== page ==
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Accepting "NO" As An Answer
If you really count on making something, it can be hard to accept reality: NO, I don’t have the exact ingredients!
It can make me crazy. But those are the times I choose to modify both my behavior and the recipe.
Special education teachers (I was one) are known for their arsenal of behavior modification tools. They are like life coaches that way. One such tool I learned as a teacher was Boys Town Social Skills. If you aren’t familiar, it is scripted program that teaches students eight basic social skills to improve behavior and foster confidence.
One of the teachable skills is Accepting NO as an Answer.
Think about that.
How are you at accepting NO as an answer? (And I don’t mean when your toddler is screaming it over and over)
I find it fascinating that the first years of our lives are riddled with the word NO. We either accept the answer or face consequences for not following rules or our parent’s wishes. As teenagers, we have heard that word so much we become immune to it!
As we grow older, we are taught Don’t Take No For An Answer. Sales trainings are rife with that directive. It takes on shades of competitiveness, winning at all cost. Whether it’s about following your dream or a sales pitch, don't let the word NO deter you.
As busy, stressed out people of the 21st century, how many times have we heard a stress management guru suggest we say NO more often? I have even written a blog about it! The intention is to say NO to things we don’t want to do so we have more time to do what we want.
Sounds easy, right?
But have you noticed what sometimes happens when we finally get the chutzpah to say the word?
We are often not heard.
Rather, saying NO invites a wave of reasons from the asker as to why we should say ‘yes’.
I’ll give you an example.
In one particular case, she was convinced we were destined to teach at church youth night.
She was dying to sign us up.
“It will be great!” she said.
During University I had volunteered steadily (Special Olympics, Church groups, Sunday School, Respite care) and was in need of a break. I couldn’t match her enthusiasm for teaching a midweek religious class that required prep work and fire for the Holy Spirit.
I simply said, “No, thanks.”
She didn’t even hear me.
Without skipping a beat she rationalized, pleaded, cajoled, bargained, flattered, and said anything she thought would work.
That included Catholic guilt.
Worst Wednesday evenings ever – for an entire semester.
First, she had just had a baby so she missed every class save the first two. I literally ended up teaching the youth myself.
Second, I was given a class of seventh grade boys. They were also not the kind of boys filled with the Holy Spirit – although they were full of something. Now that I’m raising a seventh grader, I know these parents dropped off their kids to enjoy the blessings of a martini in peace.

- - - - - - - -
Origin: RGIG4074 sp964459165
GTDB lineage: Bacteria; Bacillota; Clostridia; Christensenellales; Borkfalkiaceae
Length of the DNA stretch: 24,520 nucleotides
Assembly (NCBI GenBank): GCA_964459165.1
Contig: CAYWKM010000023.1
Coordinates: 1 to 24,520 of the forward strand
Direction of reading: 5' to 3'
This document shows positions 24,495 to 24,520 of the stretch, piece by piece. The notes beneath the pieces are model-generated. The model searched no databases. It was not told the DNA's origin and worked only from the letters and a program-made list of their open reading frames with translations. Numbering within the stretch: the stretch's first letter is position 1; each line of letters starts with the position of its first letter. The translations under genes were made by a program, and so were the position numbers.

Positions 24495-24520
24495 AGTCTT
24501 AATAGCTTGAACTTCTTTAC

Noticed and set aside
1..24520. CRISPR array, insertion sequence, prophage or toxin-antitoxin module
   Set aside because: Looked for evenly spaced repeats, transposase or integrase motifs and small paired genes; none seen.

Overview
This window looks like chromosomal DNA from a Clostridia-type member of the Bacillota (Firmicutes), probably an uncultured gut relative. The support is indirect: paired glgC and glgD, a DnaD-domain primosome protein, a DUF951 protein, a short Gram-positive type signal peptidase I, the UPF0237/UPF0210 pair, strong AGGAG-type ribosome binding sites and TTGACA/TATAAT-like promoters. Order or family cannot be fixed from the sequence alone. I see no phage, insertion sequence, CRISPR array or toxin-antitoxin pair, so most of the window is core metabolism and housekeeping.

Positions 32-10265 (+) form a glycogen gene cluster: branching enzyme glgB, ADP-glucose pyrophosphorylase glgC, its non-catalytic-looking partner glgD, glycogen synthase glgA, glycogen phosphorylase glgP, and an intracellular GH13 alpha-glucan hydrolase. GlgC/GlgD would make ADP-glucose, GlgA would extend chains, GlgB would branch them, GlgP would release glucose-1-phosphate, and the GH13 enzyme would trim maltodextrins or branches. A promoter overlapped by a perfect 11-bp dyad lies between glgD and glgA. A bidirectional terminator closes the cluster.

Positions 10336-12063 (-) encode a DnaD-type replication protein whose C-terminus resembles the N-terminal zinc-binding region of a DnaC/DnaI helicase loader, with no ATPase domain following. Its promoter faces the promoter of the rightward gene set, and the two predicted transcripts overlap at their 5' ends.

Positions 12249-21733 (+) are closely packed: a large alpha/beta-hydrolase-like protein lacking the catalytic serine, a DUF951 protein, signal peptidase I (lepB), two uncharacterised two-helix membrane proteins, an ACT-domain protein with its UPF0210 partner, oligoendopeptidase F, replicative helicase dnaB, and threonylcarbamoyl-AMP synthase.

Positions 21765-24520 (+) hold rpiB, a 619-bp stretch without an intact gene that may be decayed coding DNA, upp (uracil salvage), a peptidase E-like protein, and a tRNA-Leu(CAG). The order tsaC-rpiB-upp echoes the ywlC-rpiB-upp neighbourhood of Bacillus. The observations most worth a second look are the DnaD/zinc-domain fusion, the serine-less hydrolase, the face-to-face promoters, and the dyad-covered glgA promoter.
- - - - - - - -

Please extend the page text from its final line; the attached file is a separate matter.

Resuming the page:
Third, the Catholic youth curriculum at the time was as exciting to a seventh grade boy as dissecting holy water. I tried my best to liven it up. Unfortunately, there are a limited number of mainstream sports metaphors that one can use to impart the importance of eternal salvation. Tim Tebow hadn't hit the scene yet.
You get my point.
And I may or may not still be bitter.
I say, as adults, let’s get better at accepting NO as an answer.
Here’s how they teach it in Boys Town:
Look at the person.
Calmly ask for a reason if you really don’t understand.
If you disagree, bring it up later.
As adults, we can stop at the first two directions.
If you are an askee and your receiver says NO then look at them and say ‘okay’. No need to argue, cajole, convince or use a guilt trip. There are a thousand reasons why someone might not want what you are offering them, and it has nothing to do with their skill level. Just because someone seems like a good fit doesn’t mean they want to be.
Skill-wise and time-wise I appeared a good match to teach a youth group, but due to my new job and volunteer burn out, I didn’t want to.
I wanted someone to hear my NO.
Even if someone seems reluctant, believe them. Some people say NO because they like the dance of added accolades and statements like, “We can’t do it without you!” Since we are all adults, I now accept NO at face value. If I am the askee, I usually thank them and let them know if they change their mind they can let me know.
If you are not good at hearing NO, then ask yourself why? Why are you so attached to someone saying YES? Are you trying to win? Are you afraid there are no alternatives to one person saying NO?
It's not a contest.
It's about respect.
I find the same is true for recipes.
When I don’t have exactly what the recipe calls for I take a deep breath, say ‘okay’ and move on. If I don’t have orricietta pasta (which I usually don’t) I use another pasta shape already residing in my cupboard. If I don’t have fresh Rosemary, I use basil. If I don’t have rotisserie chicken, I used canned.
It still works out.
In fact, the possibilities become infinite when we are willing to accept NO for an answer.
Usually, the alternative is something even better.
Peace & Light,
The Busy Buddha
Talk Back to the Trio
What do you notice about your own ability to say 'no'?
Have you ever experienced push back when you have said 'no'?